SEOUL: Before President Joe Biden left South Korea for Japan Sunday, he offered a brief message to Kim Jong Un, whose nuclear sabre-rattling has risked overshadowing the US leader’s first Asia trip: “Hello. Period.”
He offered the succinct greeting when reporters asked whether he had anything to say to North Korea’s leader, highlighting his administration’s openness to dialogue with Pyongyang, even as they look to ramp up joint military exercises with South Korea.
Biden said that he was “not concerned” about the risks of a fresh weapons test while he was in the region – something US officials have warned of repeatedly – saying: “We are prepared for anything North Korea does.”
He has spent two days with South Korea’s newly elected President Yoon Suk-yeol, with the pair saying Saturday that “considering the evolving threat” from Pyongyang, they were looking at expanding the “scope and scale” of joint military exercises.
North Korea has conducted a blitz of sanctions-busting weapons tests this year, including firing an intercontinental ballistic missile at full range for the first time since 2017, with satellite imagery indicating a nuclear test is looming.
Joint exercises had been scaled back due to Covid and in order for Biden and Yoon’s predecessors, Donald Trump and Moon Jae-in, to embark on a round of high-profile but ultimately unsuccessful diplomacy with North Korea.
In contrast to the dovish Moon, Yoon said he and Biden discussed possible “joint drills to prepare for a nuclear attack” and called for more tactical US assets to be deployed to the region.
Any build-up of forces or expansion of joint military exercises would likely enrage Pyongyang, which views the drills as rehearsals for invasion.
North Korea’s weapons testing schedule may also be affected by a raging Covid-19 outbreak.
More than 2.6 million cases of “fever” have been reported since the Omicron coronavirus variant was first detected in April, state media said Sunday.
Biden and Yoon extended an offer of help to North Korea, which has an unvaccinated population and a crumbling healthcare system, saying in a statement they were “willing to work with the international community to provide assistance”.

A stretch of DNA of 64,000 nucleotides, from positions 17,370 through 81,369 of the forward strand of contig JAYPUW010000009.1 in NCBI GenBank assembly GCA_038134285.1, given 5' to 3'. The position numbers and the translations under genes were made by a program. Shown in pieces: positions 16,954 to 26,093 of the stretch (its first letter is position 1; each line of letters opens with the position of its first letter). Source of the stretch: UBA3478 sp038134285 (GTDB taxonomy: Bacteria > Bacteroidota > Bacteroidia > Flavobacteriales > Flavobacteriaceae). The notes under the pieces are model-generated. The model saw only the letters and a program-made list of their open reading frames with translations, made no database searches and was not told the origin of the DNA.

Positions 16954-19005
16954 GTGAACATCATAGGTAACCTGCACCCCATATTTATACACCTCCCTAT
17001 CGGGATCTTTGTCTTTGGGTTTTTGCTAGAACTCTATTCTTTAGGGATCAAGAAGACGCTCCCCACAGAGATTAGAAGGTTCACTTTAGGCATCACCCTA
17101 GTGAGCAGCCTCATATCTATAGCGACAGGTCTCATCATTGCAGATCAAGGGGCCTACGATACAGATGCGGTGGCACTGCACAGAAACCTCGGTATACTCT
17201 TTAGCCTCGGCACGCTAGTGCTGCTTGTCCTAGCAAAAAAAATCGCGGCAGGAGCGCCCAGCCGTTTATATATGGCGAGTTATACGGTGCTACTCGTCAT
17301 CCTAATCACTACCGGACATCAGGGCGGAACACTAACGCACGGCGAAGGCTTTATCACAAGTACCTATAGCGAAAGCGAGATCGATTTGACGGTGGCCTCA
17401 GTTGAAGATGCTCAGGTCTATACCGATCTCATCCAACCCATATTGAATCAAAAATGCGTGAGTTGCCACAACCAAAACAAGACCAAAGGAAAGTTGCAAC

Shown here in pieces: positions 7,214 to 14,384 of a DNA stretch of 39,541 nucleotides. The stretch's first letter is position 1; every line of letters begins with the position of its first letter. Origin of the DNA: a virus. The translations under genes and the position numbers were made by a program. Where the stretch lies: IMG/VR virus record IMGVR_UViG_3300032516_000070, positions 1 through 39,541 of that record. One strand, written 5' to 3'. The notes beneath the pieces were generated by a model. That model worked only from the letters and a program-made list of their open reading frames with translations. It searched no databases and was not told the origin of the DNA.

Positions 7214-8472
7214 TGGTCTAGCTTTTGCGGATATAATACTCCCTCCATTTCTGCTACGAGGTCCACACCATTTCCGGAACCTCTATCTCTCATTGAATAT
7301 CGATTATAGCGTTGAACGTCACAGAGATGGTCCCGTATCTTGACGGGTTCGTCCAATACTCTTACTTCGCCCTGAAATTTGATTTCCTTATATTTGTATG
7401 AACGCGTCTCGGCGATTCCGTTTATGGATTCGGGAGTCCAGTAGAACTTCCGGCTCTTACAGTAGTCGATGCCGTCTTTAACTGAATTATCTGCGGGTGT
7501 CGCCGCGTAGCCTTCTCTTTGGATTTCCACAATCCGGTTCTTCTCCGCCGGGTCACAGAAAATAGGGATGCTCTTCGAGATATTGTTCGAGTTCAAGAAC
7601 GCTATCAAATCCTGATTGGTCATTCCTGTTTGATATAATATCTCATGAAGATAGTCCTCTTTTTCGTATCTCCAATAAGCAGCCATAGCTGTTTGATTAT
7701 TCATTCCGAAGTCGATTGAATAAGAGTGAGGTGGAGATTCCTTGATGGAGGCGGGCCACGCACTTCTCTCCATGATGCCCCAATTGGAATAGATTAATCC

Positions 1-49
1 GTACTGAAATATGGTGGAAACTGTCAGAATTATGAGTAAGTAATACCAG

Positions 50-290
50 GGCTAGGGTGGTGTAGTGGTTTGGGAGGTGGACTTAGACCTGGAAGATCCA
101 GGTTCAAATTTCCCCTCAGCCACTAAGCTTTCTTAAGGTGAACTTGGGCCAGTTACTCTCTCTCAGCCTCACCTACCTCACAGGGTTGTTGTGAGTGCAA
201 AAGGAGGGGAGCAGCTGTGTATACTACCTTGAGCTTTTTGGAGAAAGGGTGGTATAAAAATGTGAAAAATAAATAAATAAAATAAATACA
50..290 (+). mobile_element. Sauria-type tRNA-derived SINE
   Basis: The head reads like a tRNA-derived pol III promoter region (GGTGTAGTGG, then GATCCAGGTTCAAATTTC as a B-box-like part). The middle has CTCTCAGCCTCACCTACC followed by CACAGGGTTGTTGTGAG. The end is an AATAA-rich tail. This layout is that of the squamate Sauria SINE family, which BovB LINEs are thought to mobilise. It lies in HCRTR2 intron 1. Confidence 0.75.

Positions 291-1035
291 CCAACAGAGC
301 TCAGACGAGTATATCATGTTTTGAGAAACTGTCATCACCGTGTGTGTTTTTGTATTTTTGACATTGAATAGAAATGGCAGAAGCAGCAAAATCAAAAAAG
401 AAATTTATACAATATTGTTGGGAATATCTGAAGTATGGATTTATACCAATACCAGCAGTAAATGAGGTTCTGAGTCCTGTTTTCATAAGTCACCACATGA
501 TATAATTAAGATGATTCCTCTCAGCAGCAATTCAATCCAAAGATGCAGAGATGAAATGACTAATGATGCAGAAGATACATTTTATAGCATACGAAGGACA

Biden added that he would not exclude a meeting with Kim if the North Korean leader were “sincere”.
“We’ve offered vaccines, not only to North Korea but to China as well and we’re prepared to do that immediately,” Biden said at a press conference with Yoon. “We’ve got no response.”
Early Sunday, Biden met with the chairman of Hyundai to celebrate a decision by the South Korean auto giant to invest $5.5 billion in an electric vehicle plant in the southern US state of Georgia.
He also met US and South Korean troops alongside Yoon, a schedule that a senior White House official said was able to “reflect the truly integrated nature” of the countries’ economic and military alliance.
Biden has used his visit to call for the allies to deepen ties, saying at a press conference with Yoon that Asia was a key battleground in the global “competition between democracies and autocracies”.
“We talked in some length about the need for us to make this larger than just the United States, Japan, and Korea, but the entire Pacific and the South Pacific and Indo-Pacific. I think this is an opportunity,” Biden said.
While China is the main US rival in that struggle, Biden illustrated the acute challenge from Russia when he signed a $40 billion aid bill late Saturday to help Ukraine fight the invasion by Moscow’s forces.
The bill, passed earlier by Congress, was flown to Seoul so that Biden could make it law without having to wait for his return to Washington next Tuesday.
In Japan, Biden will meet with Prime Minister Fumio Kishida and Emperor Naruhito on Monday ahead of Tuesday’s Quad summit, bringing together the leaders of Australia, India, Japan and the United States.
Also on Monday, Biden will unveil a major new US initiative for regional trade, the Indo-Pacific Economic Framework for Prosperity.